chapter politics

2.3 - Economy and Society

chapter politics


Prince Danylo (r. 1238–1264) invited Armenians, Germans, Jews, and Poles to settle in Galicia-Volhynia, particularly in the cities, where they would apply their advanced artisanal and commercial skills. Jews had been among those who contributed to establishing Lviv as a center for international trade between central Europe, Black Sea ports, and the Middle East, especially trade in textiles and spices from the East.

After 1240, Galicia was forced to cede to the Golden Horde its sphere of influence over trade routes to the Black Sea. Like the Khazars, the Golden Horde derived its wealth from its control over important international trade routes, including duties levied on trading companies from Genoa and Venice and trade on the Silk Road from China. Nonetheless, Galicia was able to renew the salt trade and maintain its role in commerce between eastern and central Europe.


  • Paul Robert Magocsi, A History of Ukraine (Toronto, Second Edition, 2010), 125;
  • Antony Polonsky, The Jews in Poland and Russia (Oxford and Portland, OR, 2010), vol. I, 92.


As reported in the Hypatian Chronicle, prominent Jewish merchants attending the funeral of Great Prince Volodymyr Vasylkovych, renowned for his favourable treatment of the region's Jewish population, "wept as during the fall of Jerusalem, when they were led into Babylonian captivity."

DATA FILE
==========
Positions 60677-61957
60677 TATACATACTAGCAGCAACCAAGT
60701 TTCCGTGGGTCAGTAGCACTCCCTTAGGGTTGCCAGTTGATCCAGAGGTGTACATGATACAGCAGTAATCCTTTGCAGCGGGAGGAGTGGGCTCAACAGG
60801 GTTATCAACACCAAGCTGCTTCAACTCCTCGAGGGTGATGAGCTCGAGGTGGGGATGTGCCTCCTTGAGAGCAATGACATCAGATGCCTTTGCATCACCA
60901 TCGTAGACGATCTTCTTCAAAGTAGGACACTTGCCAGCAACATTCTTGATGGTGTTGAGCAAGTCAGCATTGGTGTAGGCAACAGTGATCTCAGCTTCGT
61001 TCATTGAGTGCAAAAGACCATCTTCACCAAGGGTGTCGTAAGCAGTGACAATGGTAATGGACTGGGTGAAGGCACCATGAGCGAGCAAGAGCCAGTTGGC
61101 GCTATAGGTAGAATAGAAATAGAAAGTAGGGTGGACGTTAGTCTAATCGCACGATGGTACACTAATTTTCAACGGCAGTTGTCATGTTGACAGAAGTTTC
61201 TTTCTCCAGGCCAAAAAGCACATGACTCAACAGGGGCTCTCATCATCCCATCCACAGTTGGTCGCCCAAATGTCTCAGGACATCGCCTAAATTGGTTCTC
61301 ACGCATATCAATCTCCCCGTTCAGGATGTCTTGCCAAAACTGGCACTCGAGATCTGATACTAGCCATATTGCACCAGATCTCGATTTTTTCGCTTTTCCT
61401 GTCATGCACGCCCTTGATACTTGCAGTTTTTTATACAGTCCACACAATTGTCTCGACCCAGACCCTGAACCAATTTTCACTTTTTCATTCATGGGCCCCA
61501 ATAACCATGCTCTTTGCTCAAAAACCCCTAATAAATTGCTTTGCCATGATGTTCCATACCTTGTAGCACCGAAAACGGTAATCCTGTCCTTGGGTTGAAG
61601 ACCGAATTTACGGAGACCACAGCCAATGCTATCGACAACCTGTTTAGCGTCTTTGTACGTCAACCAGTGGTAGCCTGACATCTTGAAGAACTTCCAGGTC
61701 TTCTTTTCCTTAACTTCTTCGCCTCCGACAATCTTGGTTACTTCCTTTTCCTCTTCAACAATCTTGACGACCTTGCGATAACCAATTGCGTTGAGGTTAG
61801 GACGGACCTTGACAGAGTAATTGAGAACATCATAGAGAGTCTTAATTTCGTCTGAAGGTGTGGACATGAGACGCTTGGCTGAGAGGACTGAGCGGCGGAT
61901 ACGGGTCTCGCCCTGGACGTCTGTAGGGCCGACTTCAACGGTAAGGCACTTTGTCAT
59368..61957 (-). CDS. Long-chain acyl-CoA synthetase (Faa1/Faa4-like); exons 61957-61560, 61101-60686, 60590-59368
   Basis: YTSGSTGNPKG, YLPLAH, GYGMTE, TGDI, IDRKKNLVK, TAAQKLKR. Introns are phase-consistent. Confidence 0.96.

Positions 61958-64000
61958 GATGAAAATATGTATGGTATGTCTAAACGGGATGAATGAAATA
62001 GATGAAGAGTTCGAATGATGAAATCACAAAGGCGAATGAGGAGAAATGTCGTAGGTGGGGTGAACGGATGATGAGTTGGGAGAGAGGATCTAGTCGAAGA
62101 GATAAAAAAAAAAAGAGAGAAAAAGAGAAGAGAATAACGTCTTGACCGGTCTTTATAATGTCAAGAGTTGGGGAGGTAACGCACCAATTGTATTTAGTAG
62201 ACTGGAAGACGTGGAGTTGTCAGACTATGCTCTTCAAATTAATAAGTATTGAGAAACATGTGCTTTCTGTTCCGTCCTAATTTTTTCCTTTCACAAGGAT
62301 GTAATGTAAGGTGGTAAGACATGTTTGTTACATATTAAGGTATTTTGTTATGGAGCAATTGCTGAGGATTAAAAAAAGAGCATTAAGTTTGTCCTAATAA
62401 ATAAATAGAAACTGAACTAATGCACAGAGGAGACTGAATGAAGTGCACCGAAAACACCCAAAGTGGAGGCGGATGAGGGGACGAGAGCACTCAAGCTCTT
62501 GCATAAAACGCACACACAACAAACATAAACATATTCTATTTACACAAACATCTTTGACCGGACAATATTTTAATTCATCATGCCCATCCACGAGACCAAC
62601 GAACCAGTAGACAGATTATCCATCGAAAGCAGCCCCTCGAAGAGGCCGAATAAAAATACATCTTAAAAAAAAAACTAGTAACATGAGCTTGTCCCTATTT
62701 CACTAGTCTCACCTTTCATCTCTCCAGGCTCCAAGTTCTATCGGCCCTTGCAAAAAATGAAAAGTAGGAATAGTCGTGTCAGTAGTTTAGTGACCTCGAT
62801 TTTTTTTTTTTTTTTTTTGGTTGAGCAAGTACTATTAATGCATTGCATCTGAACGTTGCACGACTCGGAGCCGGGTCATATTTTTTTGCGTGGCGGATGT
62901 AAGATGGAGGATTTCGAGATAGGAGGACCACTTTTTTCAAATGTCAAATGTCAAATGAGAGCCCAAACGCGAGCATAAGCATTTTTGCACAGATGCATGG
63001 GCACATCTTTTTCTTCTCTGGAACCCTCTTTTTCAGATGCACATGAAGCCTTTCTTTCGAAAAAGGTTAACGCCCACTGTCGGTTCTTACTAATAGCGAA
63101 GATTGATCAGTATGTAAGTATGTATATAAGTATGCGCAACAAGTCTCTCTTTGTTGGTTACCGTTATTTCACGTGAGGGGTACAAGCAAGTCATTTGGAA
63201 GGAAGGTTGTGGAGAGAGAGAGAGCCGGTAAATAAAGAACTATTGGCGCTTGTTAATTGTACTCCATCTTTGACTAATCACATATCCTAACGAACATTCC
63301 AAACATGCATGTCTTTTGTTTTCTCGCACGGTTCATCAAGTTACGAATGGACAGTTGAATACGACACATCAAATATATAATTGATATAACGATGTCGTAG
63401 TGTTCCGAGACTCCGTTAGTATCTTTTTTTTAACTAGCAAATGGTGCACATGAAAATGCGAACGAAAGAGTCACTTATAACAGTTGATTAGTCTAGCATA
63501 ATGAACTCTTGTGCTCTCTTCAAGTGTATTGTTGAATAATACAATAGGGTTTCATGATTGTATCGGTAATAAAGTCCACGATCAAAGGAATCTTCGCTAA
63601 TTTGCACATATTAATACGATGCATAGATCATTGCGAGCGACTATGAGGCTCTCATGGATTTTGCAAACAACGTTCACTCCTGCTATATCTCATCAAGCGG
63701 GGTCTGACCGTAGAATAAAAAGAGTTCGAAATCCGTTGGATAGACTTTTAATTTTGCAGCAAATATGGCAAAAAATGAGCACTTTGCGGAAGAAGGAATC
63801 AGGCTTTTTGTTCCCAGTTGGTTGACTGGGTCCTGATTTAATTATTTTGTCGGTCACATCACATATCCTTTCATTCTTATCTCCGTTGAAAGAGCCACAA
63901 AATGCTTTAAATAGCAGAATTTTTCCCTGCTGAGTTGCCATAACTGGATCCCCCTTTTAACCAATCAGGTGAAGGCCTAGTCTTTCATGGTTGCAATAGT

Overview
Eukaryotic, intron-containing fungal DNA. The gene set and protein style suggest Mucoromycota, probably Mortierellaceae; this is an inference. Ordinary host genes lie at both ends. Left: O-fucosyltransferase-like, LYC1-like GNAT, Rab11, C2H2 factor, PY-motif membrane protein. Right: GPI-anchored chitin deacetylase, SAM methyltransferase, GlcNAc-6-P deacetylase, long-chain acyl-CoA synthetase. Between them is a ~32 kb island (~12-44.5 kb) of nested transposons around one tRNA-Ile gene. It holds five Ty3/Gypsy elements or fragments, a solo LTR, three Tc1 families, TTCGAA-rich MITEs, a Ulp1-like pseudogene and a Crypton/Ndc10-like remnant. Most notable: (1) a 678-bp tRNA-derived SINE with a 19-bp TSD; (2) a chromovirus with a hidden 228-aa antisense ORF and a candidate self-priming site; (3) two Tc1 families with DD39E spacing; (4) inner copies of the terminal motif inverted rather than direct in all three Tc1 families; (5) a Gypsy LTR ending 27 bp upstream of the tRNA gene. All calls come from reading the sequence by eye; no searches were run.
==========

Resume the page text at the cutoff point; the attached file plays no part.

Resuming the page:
• Omeljan Pritsak, "The Pre-Ashkenazic Jews of Eastern Europe in Relation to the Khazars, the Rus' and the Lithuanians," in Ukrainian-Jewish Relations in Historical Perspective, Peter Potichnyj & Howard Aster, eds. (Edmonton, 1988), 13–14.


The most important trade route for the Mongols led southwestward to the Crimean port cities, especially those revitalized by Italian merchants, such as Caffa (today Feodosiia). Administered by Genoese merchants, Caffa thrived on the trade in silk and spices from Central Asia, a range of local products, and, most importantly, slaves from the Mongol-controlled steppe hinterland. The widespread commercial relations fostered economic wealth and cultural interaction but also brought the bubonic plague from the Far East to Caffa in 1347. Within a few years, the Black Death (as it came to be known) claimed the lives of at least one-third of Europe's population.